The circumcision procedure of all the patients was performed under general anaesthesia. The circumcision procedure was performed with total removal of the foreskin in all patients. Briefly, after full retraction of the preputium and exposure of the whole glans, a circular incision was performed initially at the mucosal surface of the preputium about 5 mm proximal to the glans. Then the preputium was retracted and another circular incision was performed at the level of the coronal sulcus in the outer skin. The subcutaneous fatty tissue was trimmed and the foreskin marked by the two incisions was removed completely.

Preputial cultures were taken with sterile cotton swabs before cleansing with 10% polyvidone-iodine solution. These were transferred to the laboratory and suspended in 1 ml of 0.9% saline solution in a sterile tube. The solution was then diluted 100 times by transferring 0.1 ml of the solution to another tube filled with 9.9 ml of 0.9% saline solution. An amount of 10 µl of the final solution was inoculated on to 5% sheep blood agar and Eosin-methylene blue agar. The plates were incubated at 37℃ for 24 to 48 hours, after which the different bacterial colonies were counted. Cultured bacteria were identified according to colony morphology, gram staining, and biochemical characteristics by use of standard techniques. Clinically significant bacterial colonization was arbitrarily accepted as the presence of the growth of ≥100,000 colony-forming units per milliliter (cfu/ml) before cleansing with 10% polyvidone-iodine solution. Post circumcision cultures were taken from the suture line 3 weeks after the operation.

To assess whether preputial type affected wound healing, patient wounds were checked for local swelling, local hyperemia, local temperature increase, and local fluid collection on days 1 and 7 after the operation. We evaluated the local swelling on a scale from 0 to 1. The same evaluation scale was used for local hyperemia, local temperature increase, and local fluid collection to determine possible statistical differences between the types.

Data analyses were carried out on a personal computer with the use of SPSS ver. 15.0 (SPSS Inc., Chicago, IL, USA). The statistical significance level was set at 0.05.


RESULTS

The mean age of the children was 46.3 months (range, 1 to 168 months). Classifications by preputial type and the mean age of patients are shown in Table 1. There was a significant difference among preputial types in terms of mean age (p<0.005). As one variable increased, the other also increased.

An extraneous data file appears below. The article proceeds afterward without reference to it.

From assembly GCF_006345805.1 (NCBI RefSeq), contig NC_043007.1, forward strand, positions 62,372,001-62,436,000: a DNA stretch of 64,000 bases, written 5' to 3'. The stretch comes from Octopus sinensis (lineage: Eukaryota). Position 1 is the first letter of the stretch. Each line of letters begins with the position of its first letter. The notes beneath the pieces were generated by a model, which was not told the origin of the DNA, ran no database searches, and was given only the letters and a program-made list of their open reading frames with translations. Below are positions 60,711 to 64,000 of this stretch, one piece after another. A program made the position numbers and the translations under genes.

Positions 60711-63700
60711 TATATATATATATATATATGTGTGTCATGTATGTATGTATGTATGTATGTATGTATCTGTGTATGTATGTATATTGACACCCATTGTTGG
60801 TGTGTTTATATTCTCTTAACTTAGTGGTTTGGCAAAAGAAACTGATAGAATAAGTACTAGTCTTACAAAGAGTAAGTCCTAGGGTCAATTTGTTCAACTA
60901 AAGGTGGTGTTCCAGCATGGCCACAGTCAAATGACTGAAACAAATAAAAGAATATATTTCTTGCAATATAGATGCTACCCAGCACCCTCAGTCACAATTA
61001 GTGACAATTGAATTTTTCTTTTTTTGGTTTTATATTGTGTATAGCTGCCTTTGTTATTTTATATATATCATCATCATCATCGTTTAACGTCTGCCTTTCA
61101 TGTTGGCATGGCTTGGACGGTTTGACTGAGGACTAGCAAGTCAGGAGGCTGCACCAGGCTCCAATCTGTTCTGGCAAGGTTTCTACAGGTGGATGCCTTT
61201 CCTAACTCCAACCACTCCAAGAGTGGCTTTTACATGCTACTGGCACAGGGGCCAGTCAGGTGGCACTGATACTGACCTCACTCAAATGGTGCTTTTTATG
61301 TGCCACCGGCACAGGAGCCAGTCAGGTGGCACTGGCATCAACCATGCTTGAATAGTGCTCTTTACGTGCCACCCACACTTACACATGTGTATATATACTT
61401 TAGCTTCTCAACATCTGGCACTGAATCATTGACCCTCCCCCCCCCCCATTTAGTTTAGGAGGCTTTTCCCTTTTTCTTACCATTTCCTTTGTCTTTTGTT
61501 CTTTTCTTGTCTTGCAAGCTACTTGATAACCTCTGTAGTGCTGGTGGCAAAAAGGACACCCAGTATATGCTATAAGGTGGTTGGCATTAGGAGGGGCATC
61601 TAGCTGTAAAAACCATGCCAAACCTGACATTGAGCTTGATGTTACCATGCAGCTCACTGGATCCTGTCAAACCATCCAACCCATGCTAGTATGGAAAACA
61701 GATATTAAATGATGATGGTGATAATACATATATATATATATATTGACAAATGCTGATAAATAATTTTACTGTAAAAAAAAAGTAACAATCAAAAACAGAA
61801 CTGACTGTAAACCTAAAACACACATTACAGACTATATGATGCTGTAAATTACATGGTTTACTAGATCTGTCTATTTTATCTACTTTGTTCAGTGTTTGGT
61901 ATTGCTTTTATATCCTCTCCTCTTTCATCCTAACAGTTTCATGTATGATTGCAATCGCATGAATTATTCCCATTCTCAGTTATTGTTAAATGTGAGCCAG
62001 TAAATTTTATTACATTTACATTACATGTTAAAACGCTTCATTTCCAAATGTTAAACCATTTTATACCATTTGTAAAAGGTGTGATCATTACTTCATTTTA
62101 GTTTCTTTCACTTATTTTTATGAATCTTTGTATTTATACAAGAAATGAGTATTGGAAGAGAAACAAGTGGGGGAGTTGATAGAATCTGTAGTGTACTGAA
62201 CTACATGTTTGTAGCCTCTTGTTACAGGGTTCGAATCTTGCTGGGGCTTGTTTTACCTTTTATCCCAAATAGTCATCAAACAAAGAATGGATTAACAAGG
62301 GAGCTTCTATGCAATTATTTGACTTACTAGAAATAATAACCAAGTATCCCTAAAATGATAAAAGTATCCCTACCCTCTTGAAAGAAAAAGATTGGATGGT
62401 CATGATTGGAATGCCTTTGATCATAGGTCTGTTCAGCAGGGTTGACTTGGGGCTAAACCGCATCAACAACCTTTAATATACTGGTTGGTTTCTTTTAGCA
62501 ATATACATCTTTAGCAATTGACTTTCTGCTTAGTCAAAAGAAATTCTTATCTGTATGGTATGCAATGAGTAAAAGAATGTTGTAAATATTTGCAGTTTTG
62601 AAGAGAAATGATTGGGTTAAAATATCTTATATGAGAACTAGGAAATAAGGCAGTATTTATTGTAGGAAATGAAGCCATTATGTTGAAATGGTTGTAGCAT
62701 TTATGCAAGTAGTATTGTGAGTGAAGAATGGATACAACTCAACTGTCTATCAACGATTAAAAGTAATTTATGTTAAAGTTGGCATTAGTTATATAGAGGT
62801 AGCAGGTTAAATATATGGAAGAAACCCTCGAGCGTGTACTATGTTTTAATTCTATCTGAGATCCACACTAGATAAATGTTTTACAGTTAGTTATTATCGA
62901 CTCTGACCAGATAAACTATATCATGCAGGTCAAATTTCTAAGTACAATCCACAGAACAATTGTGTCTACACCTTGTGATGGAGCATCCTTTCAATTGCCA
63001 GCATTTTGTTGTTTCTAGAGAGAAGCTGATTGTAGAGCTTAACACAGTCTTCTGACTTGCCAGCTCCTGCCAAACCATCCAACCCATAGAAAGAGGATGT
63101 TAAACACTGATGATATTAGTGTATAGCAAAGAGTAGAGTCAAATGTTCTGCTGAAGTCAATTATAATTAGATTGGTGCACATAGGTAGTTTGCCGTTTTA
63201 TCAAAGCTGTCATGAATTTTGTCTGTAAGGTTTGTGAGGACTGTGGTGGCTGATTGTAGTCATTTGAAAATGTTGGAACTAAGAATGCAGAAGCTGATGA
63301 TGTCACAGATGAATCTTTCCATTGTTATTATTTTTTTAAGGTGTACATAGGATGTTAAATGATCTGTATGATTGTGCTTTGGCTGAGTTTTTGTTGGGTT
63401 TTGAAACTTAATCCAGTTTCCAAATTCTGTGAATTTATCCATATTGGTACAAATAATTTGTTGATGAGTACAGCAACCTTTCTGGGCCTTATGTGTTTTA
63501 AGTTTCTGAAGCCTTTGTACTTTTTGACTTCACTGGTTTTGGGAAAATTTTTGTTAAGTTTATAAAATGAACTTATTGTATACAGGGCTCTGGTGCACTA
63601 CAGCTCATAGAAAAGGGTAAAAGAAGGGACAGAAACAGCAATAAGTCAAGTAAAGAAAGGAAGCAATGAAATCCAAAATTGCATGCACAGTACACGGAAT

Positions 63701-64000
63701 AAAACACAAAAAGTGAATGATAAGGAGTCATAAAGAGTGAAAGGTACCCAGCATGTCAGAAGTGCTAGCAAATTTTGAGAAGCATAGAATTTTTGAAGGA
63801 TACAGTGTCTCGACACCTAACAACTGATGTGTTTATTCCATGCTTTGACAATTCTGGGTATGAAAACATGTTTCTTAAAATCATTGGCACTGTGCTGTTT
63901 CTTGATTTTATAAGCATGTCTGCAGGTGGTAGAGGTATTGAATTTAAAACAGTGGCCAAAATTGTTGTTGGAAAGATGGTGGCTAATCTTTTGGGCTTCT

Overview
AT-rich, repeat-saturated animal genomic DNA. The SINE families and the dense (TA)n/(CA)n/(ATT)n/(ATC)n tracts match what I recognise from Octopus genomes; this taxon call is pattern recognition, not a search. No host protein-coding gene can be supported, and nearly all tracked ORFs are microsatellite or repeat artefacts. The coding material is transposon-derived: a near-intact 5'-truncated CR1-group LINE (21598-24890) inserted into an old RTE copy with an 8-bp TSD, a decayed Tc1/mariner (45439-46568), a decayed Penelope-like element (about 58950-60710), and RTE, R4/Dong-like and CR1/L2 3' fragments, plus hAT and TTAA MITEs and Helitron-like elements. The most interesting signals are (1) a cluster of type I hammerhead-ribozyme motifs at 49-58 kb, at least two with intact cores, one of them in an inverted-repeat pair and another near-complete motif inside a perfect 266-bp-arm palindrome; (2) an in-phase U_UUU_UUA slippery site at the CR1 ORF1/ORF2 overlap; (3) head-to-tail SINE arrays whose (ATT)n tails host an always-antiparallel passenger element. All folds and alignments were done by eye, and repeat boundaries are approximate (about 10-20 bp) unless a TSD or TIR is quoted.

A total of 28.2% of the uncircumcised boys had no growth in their preputial culture, 56.4% had pathogenic bacterial colonization, and 15.4% had skin commensals.

Table 2 shows the ratios of uropathogenic microorganisms found in the preputial culture. This ratio was 71.8% in the pre-circumcision culture. The distribution of the ratios of microorganisms according to preputial types is given in Table 2. There was a significant difference in terms of growth (p<0.001).

Of the patients with a pathogenic bacterial colonization in their pre-circumcision antibiogram, three patients of type 1, two patients of type 2, one patient of type 3, one patient of type 4, and one patient of type 5 had skin flora in their third week control culture antibiograms. Patients with a pathogenic bacterial colonization and those with skin commensals were the same individuals. Following circumcision, none of the patients had pathogenic microorganisms in their control culture antibiograms.

When we evaluated the wounds of the patients 1 day after the operation, all had local swelling and hyperemia; these findings were especially noticeable in type 1, 2, and 3 patients. Seven days after the operation, 71.2% of the type 1 patients had swelling and 70.1% had hyperemia, 68.2% of the type 2 patients had swelling and 69.1% had hyperemia, and 45.6% of the type 3 patients had swelling and 35.1% had hyperemia. No swelling was encountered in type 4 or 5 patients. Seven days after the operation, there was a significant difference in terms of wound healing. This difference was observed in all types (p<0.05) except type 1 and type 2 (p>0.05). Patients did not have local fluid collection on either postoperative day 1 or day 7. While taking the post-circumcision culture, it was noticed that all patients had complete recovery, and no complications were encountered.


DISCUSSION

Circumcision is an operation with a long history [9]. It may provide health benefits to males, the most prominent being prevention of human immunodeficiency virus infection. It was recently shown in randomized controlled trials that adult circumcision reduces the risk of acquiring human immunodeficiency virus infection [2]. Many studies have shown that male circumcision also protects against urinary tract infections in infants and children [3]. Urinary tract infections are mostly accepted as arising by the ascending route, and the agents mostly come from the periurethral region [10]. Colonization in the preputial sac may create a reservoir from which the organisms ascend, resulting in bacteriuria and urinary tract infection and inability to retract the preputium. Phimosis promotes this migration by providing an optimum environment for growth of possible uropathogenic bacteria [11]. Many studies designed to evaluate the periurethral flora in uncircumcised boys from birth to 16 years have revealed massive bacterial colonization during early infancy, mainly with Escherichia coli [6]. Similarly, Wiswell et al. reported that the presence of the foreskin was associated with a higher rate of colonization with gram (-) pathogens during the first 6 months of life [11].